Albert Norton Parlin (1848-1927) was born in Everett, Massachusetts to Ezra Parlin and Nancy Pickering-Parlin. At a young age, Albert lost both his parents – his mother passed in 1853 at the age of 26 and his father passed in 1858 at the age of 37, both succumbing to “consumption” (tuberculosis). At the age of nine, young Albert had become an orphan, and was raised by his grandmother at the Pickering Estate. He found his first job as a floor-sweep and errand boy in a retail cloak store. At seventeen, Albert Parlin began working with Magee Furnace Company, a Boston-based company where Mr. Parlin spent twenty-eight years of his professional career, moving up the ranks to become treasurer of the company. After he became successful, he gave back to his hometown, when in 1892, he donated his familial home and money to the City of Everett for the erection of the Parlin Memorial Library, to honor his late son. Parlin was not done giving to his hometown. He also left funds and a large piece of land to the City of Everett for a new Junior High School in 1915. The architectural firm of Desmond & Lord was commissioned to design the school which is set deep on the lot to give the building a beautiful front lawn. The 1931 building blends Art Deco and Tudor Revival styles with a large central panel.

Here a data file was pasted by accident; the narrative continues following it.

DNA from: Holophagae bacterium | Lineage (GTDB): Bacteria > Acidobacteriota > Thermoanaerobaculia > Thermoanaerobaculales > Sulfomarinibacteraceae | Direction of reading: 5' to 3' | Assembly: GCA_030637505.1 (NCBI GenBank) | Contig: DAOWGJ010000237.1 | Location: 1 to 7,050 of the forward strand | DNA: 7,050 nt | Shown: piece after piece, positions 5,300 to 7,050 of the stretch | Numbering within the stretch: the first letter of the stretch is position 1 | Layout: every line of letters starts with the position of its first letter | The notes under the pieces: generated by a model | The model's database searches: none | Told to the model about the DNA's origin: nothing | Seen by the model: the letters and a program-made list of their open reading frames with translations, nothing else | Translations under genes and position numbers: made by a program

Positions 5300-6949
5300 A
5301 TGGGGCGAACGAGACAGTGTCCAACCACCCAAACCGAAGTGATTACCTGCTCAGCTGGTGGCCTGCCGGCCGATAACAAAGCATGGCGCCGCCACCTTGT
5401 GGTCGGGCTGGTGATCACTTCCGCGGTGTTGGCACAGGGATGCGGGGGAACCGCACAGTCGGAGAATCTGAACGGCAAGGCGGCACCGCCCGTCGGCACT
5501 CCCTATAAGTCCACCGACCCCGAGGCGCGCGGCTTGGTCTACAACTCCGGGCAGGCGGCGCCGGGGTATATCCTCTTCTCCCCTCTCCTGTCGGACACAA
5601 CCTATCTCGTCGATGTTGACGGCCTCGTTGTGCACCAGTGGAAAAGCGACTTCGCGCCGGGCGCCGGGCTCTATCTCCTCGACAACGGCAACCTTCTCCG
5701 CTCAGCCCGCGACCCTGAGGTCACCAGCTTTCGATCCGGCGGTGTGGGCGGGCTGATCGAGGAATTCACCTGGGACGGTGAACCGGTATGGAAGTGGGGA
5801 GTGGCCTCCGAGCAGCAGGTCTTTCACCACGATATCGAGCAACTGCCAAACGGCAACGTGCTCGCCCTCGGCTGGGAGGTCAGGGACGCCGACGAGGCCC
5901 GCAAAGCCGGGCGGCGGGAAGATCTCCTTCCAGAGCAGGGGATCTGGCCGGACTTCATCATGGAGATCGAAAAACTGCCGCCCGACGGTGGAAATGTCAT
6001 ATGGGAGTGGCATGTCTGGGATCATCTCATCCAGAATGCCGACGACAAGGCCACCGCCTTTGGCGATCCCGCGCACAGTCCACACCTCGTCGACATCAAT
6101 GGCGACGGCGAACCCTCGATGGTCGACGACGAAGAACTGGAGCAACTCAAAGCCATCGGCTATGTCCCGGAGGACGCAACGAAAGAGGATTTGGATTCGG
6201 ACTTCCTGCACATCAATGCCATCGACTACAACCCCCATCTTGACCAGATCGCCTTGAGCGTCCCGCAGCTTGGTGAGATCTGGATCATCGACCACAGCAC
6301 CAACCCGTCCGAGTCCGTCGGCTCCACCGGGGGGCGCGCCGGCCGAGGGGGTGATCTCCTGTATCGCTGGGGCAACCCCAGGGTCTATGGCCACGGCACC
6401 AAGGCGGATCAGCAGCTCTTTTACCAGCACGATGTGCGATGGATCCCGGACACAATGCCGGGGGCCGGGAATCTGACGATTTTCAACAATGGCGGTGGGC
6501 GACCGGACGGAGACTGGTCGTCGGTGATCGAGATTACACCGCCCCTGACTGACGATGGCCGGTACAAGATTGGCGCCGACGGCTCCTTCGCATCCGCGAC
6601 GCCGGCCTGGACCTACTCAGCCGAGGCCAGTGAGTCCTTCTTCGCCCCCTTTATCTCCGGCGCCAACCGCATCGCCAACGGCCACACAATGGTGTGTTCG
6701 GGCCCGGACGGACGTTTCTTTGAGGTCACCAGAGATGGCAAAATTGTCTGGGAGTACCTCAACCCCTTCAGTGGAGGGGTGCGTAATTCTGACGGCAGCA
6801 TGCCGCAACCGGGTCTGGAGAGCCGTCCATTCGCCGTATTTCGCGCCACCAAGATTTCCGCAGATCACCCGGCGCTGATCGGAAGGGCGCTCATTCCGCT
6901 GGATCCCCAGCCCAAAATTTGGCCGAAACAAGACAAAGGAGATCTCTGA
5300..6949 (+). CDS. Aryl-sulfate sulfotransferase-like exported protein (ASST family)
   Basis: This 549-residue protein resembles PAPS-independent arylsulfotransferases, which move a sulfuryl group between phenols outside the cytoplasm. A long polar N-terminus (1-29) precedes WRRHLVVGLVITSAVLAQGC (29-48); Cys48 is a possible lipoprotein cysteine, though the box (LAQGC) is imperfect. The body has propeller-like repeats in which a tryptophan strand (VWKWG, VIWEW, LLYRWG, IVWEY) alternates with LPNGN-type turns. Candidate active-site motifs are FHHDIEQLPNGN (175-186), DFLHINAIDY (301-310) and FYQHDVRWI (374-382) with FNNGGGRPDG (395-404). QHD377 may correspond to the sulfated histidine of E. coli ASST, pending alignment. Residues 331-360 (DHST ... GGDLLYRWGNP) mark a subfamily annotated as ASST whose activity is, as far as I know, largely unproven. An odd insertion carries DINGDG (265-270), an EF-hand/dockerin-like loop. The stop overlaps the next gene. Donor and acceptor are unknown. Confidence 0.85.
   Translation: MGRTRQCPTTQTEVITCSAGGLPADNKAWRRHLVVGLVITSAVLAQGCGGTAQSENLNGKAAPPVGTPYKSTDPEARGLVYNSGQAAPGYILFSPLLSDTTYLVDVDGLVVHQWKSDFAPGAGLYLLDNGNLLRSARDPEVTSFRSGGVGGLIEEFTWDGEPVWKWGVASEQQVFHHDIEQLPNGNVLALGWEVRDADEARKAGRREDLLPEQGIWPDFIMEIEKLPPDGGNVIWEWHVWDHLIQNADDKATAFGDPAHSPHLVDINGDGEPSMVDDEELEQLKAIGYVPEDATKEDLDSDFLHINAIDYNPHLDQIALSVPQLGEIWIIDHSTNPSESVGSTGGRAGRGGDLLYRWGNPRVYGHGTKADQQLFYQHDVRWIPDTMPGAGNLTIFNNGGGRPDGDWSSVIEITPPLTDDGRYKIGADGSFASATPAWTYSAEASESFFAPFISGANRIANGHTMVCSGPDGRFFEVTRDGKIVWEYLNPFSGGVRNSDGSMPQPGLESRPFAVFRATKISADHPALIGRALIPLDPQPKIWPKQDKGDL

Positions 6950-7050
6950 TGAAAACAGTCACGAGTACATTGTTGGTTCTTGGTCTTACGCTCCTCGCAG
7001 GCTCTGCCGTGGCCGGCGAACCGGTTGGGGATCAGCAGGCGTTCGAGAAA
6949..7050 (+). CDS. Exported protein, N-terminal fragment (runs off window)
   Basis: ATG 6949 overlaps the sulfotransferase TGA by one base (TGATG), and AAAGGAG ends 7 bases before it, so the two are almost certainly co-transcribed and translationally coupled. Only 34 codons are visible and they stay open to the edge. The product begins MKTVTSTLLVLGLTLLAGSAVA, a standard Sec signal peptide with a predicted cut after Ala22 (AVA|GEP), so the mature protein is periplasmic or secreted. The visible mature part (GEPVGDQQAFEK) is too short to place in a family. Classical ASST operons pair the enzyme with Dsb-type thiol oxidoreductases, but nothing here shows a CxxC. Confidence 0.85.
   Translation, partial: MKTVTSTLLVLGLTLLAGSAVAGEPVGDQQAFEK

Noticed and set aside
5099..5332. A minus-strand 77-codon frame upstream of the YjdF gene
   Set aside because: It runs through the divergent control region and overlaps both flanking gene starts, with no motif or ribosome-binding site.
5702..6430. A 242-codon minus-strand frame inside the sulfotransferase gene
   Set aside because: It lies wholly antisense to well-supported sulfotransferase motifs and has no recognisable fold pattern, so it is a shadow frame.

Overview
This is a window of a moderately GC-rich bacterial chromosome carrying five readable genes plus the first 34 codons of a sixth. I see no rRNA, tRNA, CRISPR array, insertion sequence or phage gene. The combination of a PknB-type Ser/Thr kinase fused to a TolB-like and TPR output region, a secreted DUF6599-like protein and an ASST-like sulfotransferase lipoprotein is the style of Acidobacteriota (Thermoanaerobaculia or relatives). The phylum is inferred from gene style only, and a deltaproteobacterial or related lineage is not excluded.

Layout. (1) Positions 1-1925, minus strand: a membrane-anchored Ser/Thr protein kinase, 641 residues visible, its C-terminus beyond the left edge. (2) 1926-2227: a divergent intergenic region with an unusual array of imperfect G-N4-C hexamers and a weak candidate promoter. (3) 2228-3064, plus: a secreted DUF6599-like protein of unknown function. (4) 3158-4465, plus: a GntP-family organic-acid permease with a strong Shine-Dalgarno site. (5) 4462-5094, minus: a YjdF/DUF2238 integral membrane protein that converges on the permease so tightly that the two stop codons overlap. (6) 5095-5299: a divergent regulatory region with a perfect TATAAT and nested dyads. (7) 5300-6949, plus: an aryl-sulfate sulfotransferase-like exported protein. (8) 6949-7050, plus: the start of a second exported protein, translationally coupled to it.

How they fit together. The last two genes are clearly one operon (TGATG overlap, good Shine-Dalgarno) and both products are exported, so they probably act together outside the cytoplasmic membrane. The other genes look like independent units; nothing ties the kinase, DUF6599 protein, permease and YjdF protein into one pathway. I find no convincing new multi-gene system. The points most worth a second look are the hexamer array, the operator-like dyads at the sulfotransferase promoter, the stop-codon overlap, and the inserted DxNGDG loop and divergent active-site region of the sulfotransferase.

The Everett Schoolhouse opened in 1860 as Boston’s most modern school at the time, serving students in the South End and Roxbury. The school was located on Northampton Street, just off Tremont Street, and stood four stories with lawns surrounding it. The building was architecturally beautiful, with brick walls and stone trim and basement, large double-hung windows, and a slate roof capped by a bell tower. The building was so special, the opening ceremonies were documented in the New York Times in 1860. The school was named after Edward Everett (1794-1865), a Boston-native who served as a U.S. Senator, the 15th Governor of Massachusetts, Minister to Great Britain, and United States Secretary of State. He also taught at Harvard University and served as its president. My favorite tidbit of history on Edward Everett is that he was a great orator, and was the featured speaker at the dedication ceremony of the Gettysburg National Cemetery in 1863, where he spoke for over two hours—immediately before President Abraham Lincoln delivered his famous two-minute Gettysburg Address! The Everett Schoolhouse in Boston saw thousands of children graduate before a fire on the top floor of the building in 1965 and subsequent water damage from fire hoses necessitated its demolition.